Financial experts say the increasing inflation rate in Nigeria has impacted negatively on the living standard of Nigerians.The experts who spoke to the News Agency of Nigeria , said the rising inflation rate has reduced the purchasing power of individuals leading to a decline in living standards.Acccording to the National Bureau of Statistics (NBS), Nigeria’s inflation rate increased to 17.71 per cent on a year-on-year basis in May 2022.The NBS also said that prices of selected food items had increased in the last 12 months in its latest Food Price Watch report in the same period.Prof. Aminu Usman, of the Kaduna State University, said the rising inflation rate meant devaluation of individual income, which amounted to falling purchasing power.Usman, a lecturer at the Department of Economics, said individuals would now purchase fewer commodities with the same given amount of money.“This scenario implies that people’s living condition are deteriorating, especially for low-income groups, whose income is rigidly fixed while prices are skyrocketing.“It signifies the descent of many poor to further poverty and worsening conditions of living.” He said that a major contributor to the inflationary pressure was food inflation caused by rising food prices, adding “this is expected because the rains have set in and old stocks are finishing.“This is coupled also with the high cost of fertiliser and heightened insecurity which combined to discourage farmers and farming. This has also caused very low projections for agric output,” he said.Mr Ben Ekeyi, a Public Financial Management Consultant, said that Nigeria’s inflation rate had a negative impact on the purchasing power of Nigerians in diverse ways.Ekeyi said one of the impacts included reduced ability to purchase needed and required goods and services, especially where there was no corresponding increase in income.“Others are a lower standard of living, increased poverty level as Nigerians are increasingly unable to access necessary goods and services.“Increased school dropouts, especially at primary and secondary levels. More Nigerian families have become unable to sponsor their wards’ education, thereby, leading to drop out from schools.”He said that economists had established a link between lower purchasing power resulting from inflation and an increase in crime rate. According to him, where households are unable to cater for the needs of their members, there is a likelihood that some will go into criminal activities.Ekeyi also said low purchasing power had been linked to increased social vices like prostitution, thuggery, youth restiveness, and suicide rates among others.He said that low purchasing power had also increased urban-rural migration, as some Nigerians living in the cities were gradually relocating to their rural communities to due to the high cost of living in the cities.According to him, the low purchasing power also has the potential of leading to death.“When a person is unable to meet basic needs, especially in the area of health care,  he is most likely to die,” he said.Mr Paul Alaje, a Senior Economist with SPM Professionals said with the high inflation rate, it means that someone who had N100,000 this time in 2021, now has less than N85,000 this year for committing no crime.“It means that the value of what money can buy has reduced. What is the implication?  People will now be able to buy less.“If they could buy two bags of rice before with their income, now they can buy less than two bags.“Does it mean that hunger in the family has reduced? The answer is No. People are still hungry but their livelihood resources now have weaker purchasing power.”Alaje said this situation may put several families in jeopardy as some members may lose their jobs because of the failure of their employees to pay them due to a decline in sales.“So, when inflation and unemployment set in, you have what we call stagflation, that is a situation where people’s hunger, poverty and deprivation is elevated or increased significantly.”He said the general socio-economic implication was an increase in the crime rate.Alaje said the average inflation rate for a nation should be between three to five per cent but unfortunately, in the last seven years Nigeria’s inflation rate had been in double digits.A cross-section of Nigerians who spoke to NAN said the increasing inflation rate had reduced their standard of living and made saving impossible.Mr Isaac Ighure, a pensioner said the inflation rate had reduced his standard of living, adding that it was the same situation with many pensioners in the country.Ighure said many families were “cutting corners ”  in a good way just to be able to eat.“Among pensioners and the elderly, inflation is wreaking a lot of havoc, we are barely managing to survive.“Pensioners are on their own, they are suffering, the government does not support pensioners in any way and there is no policy for the elderly in general.“How do you pay your children’s fees, pay rent, treat medical issues, etc, as a pensioner? Some pensioners are maintaining their graduate children who do not have jobs.“You see many old people dying of hypertension because of all these problems. Their life span could be prolonged if the government can take the responsibility for the health of the elderly,” he said.Mrs Tosin Ajayi, a Public Servant and mother of three, said the high cost of living caused by the inflation had become unbearable.“As a mother and a public servant, it has not been easy to survive in today’s economy. You will not believe that 90 per cent of the family’s income is used for expenses. You cannot save anymore.“The cost of living is high and it is becoming unbearable for everyone. From food items to other consumables, gas, electricity, etc,  it is worrisome.“What I do as a mother is to tell my kids the reality on ground. I tell them that it is unacceptable to waste food and to be appreciative of what your parents give you.“We are calling on the Nigerian government to seek out ways to reduce the inflation rate, 17.7 per cent rate is unacceptable to us. This is crucial to prevent crime rate and illegal activities”, she said.Mrs Lynn Ikechukwu, a housewife and mother of three, said the inflation rate had made it difficult for her to plan and budget for her home.“It is not easy to plan and budget with the increasing inflation rate. For instance, between September 2021 and May 2022, the cost of diapers has gone from N6,000 Naira to N7,000,  to 7,500 and now N9,500.“Every time you go to the market the price of food items keeps increasing, now it is almost impossible to buy tomatoes. You have to forgo some food items. Tell me how someone can plan in such a situation?”Ms Chioma Ibeh, an online food vendor, said the inflation rate had resulted in a decline in customers which had slowed down her business.“The prices of food have increased enormously. For almost every food item I buy, the prices have increased to as much as N2,000.“Before my 2.4 litres of edikaikong soup used to go for N15,500 and N16,000 but now I sell for N18,000 to N18,500. “When I  tell clients the amount for a particular size bowl of soup or stew they complain and say it is too expensive. But at the end of the day that is the reality of the situation in the country.” I wish the economy can have a balance because inflation is making my business very slow.“In a week, I can go without having any food orders and this is bad for people like me that have this business as my only source of income, how do I pay my bills?”Mrs Amaka Eze, a market woman, said the increasing inflation made it impossible for her to make profit from sales, adding that things had never been this bad for her business.” Since I started this business of selling foodstuff, I have never seen anything like this before. I used to buy a carton of Titus fish for N20,000,  now it is between N40,000 to N45,000.“A carton of Panla used to be N6,000 now it is N12,000. I buy a dustbin basket of tomatoes for N4,000, people are no longer coming to buy food items like before because there is no money.“It is so bad that some decent guys even come to my shop to beg for a cup of garri to drink because they have no money to buy food to eat,” she said.NAN recalls that the World Bank’s latest Global Economic Prospects Report said the damage from COVID-19 and the war in Ukraine had intensified the slowdown in the global economy.The report said this had led to a period of weak growth and increased inflation, which had raised the risk of stagflation, with potentially harmful consequences for middle- and low-income economies alike.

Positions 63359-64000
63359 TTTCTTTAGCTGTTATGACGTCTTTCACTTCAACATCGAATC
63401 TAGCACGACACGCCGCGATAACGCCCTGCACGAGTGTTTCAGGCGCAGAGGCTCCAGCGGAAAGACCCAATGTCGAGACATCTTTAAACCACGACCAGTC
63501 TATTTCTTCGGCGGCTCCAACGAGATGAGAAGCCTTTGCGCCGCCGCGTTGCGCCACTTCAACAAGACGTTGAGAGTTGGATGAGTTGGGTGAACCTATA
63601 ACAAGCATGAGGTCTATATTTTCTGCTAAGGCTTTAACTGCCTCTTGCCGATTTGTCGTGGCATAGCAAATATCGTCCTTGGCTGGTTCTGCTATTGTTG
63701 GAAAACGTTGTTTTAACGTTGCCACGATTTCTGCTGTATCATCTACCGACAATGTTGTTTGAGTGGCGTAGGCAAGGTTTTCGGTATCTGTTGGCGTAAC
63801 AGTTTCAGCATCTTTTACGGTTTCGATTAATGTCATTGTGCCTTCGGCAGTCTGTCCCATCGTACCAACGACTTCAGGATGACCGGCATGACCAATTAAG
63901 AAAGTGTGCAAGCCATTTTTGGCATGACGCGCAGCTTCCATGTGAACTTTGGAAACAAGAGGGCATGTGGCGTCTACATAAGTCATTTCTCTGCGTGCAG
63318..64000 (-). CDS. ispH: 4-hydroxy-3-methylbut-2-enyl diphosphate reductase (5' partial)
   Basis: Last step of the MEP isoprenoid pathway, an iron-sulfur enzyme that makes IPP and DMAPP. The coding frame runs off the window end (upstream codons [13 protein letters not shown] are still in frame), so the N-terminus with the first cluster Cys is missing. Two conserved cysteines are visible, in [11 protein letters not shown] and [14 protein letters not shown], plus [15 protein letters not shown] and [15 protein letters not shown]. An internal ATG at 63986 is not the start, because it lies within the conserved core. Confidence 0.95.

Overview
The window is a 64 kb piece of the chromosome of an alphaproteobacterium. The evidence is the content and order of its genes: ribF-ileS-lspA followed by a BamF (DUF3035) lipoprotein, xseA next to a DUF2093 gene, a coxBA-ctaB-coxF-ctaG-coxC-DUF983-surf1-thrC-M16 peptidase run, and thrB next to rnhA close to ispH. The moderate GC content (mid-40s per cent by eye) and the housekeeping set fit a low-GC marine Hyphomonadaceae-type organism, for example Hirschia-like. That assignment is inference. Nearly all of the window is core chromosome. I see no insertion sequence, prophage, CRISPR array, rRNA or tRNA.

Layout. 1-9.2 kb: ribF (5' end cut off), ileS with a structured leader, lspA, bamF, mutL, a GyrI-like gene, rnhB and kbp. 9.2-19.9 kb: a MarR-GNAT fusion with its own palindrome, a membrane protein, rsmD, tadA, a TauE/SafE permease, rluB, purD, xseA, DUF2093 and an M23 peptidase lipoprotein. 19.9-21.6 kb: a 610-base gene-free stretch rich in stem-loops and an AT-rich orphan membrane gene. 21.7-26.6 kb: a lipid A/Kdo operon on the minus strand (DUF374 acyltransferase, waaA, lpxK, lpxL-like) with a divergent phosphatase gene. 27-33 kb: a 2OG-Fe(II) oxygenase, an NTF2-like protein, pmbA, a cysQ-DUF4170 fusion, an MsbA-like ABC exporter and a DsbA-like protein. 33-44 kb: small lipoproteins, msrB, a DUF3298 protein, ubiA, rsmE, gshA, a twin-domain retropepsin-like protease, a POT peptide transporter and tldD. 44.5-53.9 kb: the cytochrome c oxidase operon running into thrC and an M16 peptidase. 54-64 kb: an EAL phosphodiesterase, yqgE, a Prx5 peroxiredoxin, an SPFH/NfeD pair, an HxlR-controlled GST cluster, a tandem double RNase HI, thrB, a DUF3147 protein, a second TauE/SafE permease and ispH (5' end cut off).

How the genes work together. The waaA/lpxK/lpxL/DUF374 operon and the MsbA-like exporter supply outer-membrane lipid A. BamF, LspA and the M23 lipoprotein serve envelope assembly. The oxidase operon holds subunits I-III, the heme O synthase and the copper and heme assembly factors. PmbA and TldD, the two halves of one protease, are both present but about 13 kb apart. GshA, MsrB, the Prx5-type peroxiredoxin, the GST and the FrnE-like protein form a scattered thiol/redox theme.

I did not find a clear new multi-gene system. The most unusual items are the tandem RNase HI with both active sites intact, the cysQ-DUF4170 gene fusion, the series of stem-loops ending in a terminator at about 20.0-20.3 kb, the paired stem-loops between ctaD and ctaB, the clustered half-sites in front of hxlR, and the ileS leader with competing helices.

NewsSourceCredit: NAN